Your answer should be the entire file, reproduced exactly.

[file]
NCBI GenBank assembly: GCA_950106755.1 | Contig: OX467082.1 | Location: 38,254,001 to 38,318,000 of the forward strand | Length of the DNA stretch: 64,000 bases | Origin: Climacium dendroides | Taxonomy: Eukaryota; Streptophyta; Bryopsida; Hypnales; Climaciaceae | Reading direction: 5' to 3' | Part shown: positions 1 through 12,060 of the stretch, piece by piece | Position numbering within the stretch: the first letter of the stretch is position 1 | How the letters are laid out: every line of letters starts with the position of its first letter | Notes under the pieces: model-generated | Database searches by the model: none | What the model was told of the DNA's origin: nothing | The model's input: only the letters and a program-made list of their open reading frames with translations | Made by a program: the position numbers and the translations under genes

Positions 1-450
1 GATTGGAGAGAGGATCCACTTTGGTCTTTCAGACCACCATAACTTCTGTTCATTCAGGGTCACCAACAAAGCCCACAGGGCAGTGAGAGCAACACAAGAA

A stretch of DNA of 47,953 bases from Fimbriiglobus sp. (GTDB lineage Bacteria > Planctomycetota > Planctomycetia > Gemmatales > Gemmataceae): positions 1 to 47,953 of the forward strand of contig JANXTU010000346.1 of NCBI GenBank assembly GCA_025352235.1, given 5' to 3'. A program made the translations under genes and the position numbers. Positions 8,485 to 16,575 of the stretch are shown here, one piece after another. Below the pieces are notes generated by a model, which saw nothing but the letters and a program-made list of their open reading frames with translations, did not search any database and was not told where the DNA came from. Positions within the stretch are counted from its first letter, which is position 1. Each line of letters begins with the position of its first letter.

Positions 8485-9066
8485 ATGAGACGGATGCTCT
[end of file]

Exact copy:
NCBI GenBank assembly: GCA_950106755.1 | Contig: OX467082.1 | Location: 38,254,001 to 38,318,000 of the forward strand | Length of the DNA stretch: 64,000 bases | Origin: Climacium dendroides | Taxonomy: Eukaryota; Streptophyta; Bryopsida; Hypnales; Climaciaceae | Reading direction: 5' to 3' | Part shown: positions 1 through 12,060 of the stretch, piece by piece | Position numbering within the stretch: the first letter of the stretch is position 1 | How the letters are laid out: every line of letters starts with the position of its first letter | Notes under the pieces: model-generated | Database searches by the model: none | What the model was told of the DNA's origin: nothing | The model's input: only the letters and a program-made list of their open reading frames with translations | Made by a program: the position numbers and the translations under genes

Positions 1-450
1 GATTGGAGAGAGGATCCACTTTGGTCTTTCAGACCACCATAACTTCTGTTCATTCAGGGTCACCAACAAAGCCCACAGGGCAGTGAGAGCAACACAAGAA

A stretch of DNA of 47,953 bases from Fimbriiglobus sp. (GTDB lineage Bacteria > Planctomycetota > Planctomycetia > Gemmatales > Gemmataceae): positions 1 to 47,953 of the forward strand of contig JANXTU010000346.1 of NCBI GenBank assembly GCA_025352235.1, given 5' to 3'. A program made the translations under genes and the position numbers. Positions 8,485 to 16,575 of the stretch are shown here, one piece after another. Below the pieces are notes generated by a model, which saw nothing but the letters and a program-made list of their open reading frames with translations, did not search any database and was not told where the DNA came from. Positions within the stretch are counted from its first letter, which is position 1. Each line of letters begins with the position of its first letter.

Positions 8485-9066
8485 ATGAGACGGATGCTCT